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  • Nadine Clarke

Penguins with an "arrested moult"


African penguins with "arrested moult" plumage

It was a Sunday morning in Mossel Bay when a little penguin came to our centre. But this wasn't your usual little grey or black and white African penguin… No this was a brown, kind of mangey looking penguin.

A different breed?

Carol, our founder and expert, advised us that African Penguins can go through what is called an “arrested moult”. This poor fellow had begun to moult (as part of their annual moult process) but due to perhaps a lack of food, stressful conditions or being hunted the moult stopped before it had completed. So the patchy, brown look was understandable.

So into the centre's rehabilitation process he went. Which quite simply was to give him good quality and mega quantity - fish, rest and relaxation (away from seals and sharks)!.

And we're not kidding when we say mega quantity… These guys are hungry - an instinctive knowing, that to get the moult started again, they need nourishment.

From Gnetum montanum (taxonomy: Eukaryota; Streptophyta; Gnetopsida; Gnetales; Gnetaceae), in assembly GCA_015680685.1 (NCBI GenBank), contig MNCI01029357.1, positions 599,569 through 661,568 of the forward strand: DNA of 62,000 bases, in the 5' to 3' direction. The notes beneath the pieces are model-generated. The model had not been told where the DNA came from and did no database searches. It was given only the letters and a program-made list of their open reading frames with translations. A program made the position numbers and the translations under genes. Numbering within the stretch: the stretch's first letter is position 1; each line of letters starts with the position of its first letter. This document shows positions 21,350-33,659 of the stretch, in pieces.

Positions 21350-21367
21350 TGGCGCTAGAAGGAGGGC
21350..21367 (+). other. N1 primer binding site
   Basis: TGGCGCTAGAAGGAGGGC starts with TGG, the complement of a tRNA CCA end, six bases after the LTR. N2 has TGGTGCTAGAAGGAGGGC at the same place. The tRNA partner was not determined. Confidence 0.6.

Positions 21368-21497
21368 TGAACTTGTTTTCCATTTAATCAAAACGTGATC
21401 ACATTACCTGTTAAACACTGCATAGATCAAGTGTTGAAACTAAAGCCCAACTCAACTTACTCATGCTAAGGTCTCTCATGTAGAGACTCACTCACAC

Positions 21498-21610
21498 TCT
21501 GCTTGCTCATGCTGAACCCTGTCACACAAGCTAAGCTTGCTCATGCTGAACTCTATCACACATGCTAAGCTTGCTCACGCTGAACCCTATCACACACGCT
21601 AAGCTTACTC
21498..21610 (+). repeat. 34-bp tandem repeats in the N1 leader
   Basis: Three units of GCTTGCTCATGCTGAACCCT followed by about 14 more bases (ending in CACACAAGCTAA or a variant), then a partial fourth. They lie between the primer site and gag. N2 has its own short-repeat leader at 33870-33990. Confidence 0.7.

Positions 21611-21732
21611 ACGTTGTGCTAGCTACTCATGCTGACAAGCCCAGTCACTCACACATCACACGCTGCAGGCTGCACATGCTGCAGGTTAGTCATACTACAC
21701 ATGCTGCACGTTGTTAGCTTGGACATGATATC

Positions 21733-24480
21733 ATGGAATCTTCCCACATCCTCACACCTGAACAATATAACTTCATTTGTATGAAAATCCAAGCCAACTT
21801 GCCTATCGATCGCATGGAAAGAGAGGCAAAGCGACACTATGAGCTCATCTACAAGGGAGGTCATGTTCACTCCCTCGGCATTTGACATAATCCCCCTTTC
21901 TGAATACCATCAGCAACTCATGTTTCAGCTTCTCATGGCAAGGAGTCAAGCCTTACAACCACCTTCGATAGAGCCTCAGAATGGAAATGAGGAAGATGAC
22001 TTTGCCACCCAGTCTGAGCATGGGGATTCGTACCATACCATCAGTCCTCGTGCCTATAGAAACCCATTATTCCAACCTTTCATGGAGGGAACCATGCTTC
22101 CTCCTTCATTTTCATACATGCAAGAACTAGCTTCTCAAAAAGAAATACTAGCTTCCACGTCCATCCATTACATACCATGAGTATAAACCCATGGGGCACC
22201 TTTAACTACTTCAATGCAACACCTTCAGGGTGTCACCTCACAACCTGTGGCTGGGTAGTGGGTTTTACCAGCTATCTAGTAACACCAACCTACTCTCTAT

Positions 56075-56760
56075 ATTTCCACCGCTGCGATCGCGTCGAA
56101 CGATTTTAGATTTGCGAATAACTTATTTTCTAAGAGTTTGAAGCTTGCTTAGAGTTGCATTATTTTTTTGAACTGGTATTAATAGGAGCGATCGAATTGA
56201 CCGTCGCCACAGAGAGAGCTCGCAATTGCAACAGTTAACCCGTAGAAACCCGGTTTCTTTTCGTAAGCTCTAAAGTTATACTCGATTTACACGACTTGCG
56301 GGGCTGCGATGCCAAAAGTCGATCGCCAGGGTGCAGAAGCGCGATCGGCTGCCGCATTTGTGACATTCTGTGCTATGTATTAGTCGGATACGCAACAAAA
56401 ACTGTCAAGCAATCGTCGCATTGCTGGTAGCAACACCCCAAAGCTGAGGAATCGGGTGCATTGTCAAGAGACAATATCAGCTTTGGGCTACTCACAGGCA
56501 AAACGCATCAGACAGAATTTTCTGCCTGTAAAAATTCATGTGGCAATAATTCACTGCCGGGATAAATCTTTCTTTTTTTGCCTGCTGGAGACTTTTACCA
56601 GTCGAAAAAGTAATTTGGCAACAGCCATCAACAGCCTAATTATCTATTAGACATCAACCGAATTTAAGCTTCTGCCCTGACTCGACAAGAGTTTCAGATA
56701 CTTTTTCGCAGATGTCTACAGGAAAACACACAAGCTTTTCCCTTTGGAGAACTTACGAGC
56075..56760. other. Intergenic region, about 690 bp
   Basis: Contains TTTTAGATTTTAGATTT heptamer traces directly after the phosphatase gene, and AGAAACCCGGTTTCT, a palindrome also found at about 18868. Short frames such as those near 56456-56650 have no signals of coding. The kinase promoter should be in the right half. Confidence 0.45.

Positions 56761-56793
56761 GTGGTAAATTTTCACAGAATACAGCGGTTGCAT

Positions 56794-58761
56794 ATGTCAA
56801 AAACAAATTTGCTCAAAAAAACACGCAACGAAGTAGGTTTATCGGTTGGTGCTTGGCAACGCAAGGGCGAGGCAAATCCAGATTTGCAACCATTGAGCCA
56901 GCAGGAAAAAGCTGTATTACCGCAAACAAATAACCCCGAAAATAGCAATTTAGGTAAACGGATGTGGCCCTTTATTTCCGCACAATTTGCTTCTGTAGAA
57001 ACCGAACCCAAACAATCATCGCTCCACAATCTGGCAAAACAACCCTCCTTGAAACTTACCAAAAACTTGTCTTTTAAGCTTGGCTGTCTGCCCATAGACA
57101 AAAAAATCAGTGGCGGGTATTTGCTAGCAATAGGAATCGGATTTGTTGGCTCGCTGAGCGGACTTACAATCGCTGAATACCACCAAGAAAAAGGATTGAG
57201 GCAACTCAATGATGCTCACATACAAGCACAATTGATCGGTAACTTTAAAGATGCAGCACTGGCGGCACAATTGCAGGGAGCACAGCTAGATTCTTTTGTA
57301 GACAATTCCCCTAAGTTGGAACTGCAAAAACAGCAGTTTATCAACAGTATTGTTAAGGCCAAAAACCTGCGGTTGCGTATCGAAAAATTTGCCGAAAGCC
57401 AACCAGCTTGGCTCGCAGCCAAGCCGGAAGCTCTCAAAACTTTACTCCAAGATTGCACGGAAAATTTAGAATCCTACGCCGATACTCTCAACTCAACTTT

At every feeding session they knew exactly where to get the food and ate with gusto (I have the scars to prove it!) .

Their little bodies over the course of 3 - 4 weeks kind of “unpaused” the moult and began the natural process of moulting. The brown patchy, gave way to the beautiful black and (almost sparkly) white we love about African Penguins. Looked like a totally new penguin and we had to remind ourselves that this good looking guy was our original, brown “arrested moult”!

After a week or so of good feeding to pick up the weight that they lost during their moult, they reach their final stage of rehabilitation.

Then off to the Vet for a clean bill of health and a micro chip. One of my favorite moments is getting the thumbs up from Doc - both an accomplishment for the little guy and for us.

A few days later and we pack our strong, handsome boy into a container for the big release at Fransmanshoek.

We watch him swim away to continue his journey and with a couple of tears, we wish him well as he continues his life as an African Penguin. May he see many years and have many chicks and keep the species alive!

Tara Nicholas,

SAPREC Volunteer since Feb 2018

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